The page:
Five facts that make Liberia’s George Weah a unique presidential candidate

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As the Liberian Presidential elections get underway, the spotlight is on 51-year-old George Weah.

Not a typical candidate, Weah has had a fairly interesting run that has attracted global attention.

Here are five facts that make him stand out as a unique candidate:

Recognition as a footballer

Weah’s life was transformed when manager Arsene Wenger spotted him playing football in Cameroon.

Wenger brought him to Europe where he ended up playing for the biggest teams including AS Monaco, PSG, AC Milan, Chelsea, Manchester City and Olympique Marseille.

He became the first African ever to win the Ballon d’Or. Weah retired from football in 2002.

Tryst with music

Weah’s love for music led him to a completely different path.

He paired up with fellow African musicians to produce a song calling for an end to wars in Africa.

In 2014, a popular Ghanaian musician, with Weah on his side, created a song to raise awareness about Ebola disease.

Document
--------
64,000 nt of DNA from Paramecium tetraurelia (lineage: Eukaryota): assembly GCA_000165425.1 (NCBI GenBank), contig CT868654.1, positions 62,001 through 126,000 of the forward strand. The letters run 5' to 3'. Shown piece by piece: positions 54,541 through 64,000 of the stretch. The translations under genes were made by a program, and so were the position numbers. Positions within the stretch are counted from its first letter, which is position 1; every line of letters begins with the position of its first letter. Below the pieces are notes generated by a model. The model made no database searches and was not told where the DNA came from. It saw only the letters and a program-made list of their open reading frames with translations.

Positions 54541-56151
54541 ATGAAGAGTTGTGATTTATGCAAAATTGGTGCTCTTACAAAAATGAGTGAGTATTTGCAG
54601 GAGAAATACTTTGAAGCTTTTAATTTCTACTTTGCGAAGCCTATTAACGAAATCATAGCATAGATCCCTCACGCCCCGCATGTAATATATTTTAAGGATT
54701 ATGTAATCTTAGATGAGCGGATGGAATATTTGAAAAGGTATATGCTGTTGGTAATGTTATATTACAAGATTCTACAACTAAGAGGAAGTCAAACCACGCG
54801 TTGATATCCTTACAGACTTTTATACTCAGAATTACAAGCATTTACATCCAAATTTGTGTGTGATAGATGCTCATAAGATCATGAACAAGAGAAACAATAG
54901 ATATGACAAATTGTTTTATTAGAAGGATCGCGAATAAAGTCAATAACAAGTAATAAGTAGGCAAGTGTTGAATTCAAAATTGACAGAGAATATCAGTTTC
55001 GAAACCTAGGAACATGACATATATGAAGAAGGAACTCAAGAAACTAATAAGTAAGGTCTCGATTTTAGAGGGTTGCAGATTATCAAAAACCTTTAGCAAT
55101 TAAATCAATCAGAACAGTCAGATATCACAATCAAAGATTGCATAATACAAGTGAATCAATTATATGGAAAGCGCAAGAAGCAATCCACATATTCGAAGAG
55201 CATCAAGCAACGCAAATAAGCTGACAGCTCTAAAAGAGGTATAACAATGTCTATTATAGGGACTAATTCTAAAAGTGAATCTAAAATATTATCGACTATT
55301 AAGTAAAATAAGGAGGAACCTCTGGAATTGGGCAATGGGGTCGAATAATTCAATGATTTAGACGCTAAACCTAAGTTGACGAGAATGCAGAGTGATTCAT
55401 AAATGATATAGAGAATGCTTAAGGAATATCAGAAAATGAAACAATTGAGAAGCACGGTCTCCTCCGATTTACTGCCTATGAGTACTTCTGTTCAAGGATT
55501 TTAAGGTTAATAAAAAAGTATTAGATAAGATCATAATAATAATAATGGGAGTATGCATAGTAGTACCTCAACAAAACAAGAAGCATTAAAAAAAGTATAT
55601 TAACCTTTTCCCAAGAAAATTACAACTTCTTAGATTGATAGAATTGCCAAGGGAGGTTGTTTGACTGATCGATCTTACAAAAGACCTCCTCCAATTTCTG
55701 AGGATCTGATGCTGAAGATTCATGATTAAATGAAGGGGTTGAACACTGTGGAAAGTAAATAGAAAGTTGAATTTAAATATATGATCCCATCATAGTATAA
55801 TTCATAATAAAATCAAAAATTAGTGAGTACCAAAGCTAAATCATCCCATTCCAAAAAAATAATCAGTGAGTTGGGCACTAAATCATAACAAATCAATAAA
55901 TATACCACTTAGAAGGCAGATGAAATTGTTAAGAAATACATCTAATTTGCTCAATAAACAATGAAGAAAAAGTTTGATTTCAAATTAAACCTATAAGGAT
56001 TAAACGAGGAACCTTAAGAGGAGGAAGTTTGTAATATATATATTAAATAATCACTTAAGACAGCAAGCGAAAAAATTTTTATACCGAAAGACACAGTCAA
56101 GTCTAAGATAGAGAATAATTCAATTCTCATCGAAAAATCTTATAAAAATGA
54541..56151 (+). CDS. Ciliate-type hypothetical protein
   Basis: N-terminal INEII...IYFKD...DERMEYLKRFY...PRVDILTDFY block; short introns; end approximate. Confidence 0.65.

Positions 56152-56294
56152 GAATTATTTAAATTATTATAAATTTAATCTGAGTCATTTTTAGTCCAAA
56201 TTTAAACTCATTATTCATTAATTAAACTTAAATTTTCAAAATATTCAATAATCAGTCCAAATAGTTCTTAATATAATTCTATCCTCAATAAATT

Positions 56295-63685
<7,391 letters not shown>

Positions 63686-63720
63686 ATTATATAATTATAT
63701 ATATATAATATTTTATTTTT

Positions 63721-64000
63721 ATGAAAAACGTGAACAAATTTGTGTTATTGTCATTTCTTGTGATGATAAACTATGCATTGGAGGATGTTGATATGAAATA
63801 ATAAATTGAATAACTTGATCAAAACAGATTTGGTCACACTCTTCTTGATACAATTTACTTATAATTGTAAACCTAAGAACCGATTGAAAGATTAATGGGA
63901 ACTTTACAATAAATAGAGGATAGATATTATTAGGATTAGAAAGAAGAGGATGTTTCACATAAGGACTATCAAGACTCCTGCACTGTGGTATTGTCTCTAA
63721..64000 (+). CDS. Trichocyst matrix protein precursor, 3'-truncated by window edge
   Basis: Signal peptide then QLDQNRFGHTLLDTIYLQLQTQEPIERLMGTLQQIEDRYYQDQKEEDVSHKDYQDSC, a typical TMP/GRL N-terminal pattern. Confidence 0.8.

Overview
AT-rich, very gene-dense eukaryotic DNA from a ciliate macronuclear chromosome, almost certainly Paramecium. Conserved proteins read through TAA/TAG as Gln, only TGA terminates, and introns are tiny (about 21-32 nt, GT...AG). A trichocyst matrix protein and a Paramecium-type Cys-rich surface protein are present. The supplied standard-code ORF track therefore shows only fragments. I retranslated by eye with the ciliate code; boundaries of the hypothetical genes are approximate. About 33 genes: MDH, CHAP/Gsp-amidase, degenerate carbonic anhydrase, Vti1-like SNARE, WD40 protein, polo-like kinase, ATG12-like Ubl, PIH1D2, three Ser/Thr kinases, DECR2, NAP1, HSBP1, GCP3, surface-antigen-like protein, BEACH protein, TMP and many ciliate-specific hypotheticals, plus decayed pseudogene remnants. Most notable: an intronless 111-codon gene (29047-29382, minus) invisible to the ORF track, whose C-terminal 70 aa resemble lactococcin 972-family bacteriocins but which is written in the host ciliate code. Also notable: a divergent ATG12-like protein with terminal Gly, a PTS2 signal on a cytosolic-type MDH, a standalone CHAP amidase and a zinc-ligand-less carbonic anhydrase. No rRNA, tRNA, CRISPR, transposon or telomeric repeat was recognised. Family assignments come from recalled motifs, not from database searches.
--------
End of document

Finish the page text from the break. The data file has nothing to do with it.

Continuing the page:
Generous philanthropist

Even before he hung up his football boots, Weah had started his stint as a philanthropist.

He was also appointed ambassador by Unicef.

A generous and patriotic figure, Weah would often pay out of his own pocket for the Liberian football team to travel for matches abroad.

Humble beginning

Weah ‘rags-to-riches’ story goes back to his formative years in the slum of Clara Town of Liberia an area built on a swamp and beset by disease and overcrowding.

He is seen as a hero by his supporters as he overcame challenges and rose to stardom.

Political journey

Weah’s lack of political experience caused a backlash when he began his run for presidency in 2006.

However, he remained positive, and said: “Many critics said that I wouldn’t make it. Many suggested that I would be a failure, but I didn’t listen to them.”

This will be the first time Liberians will witness a shift of power from one elected leader to another.

Whichever way it goes, Weah will be recognized for bringing a breath of fresh air to Liberian politics.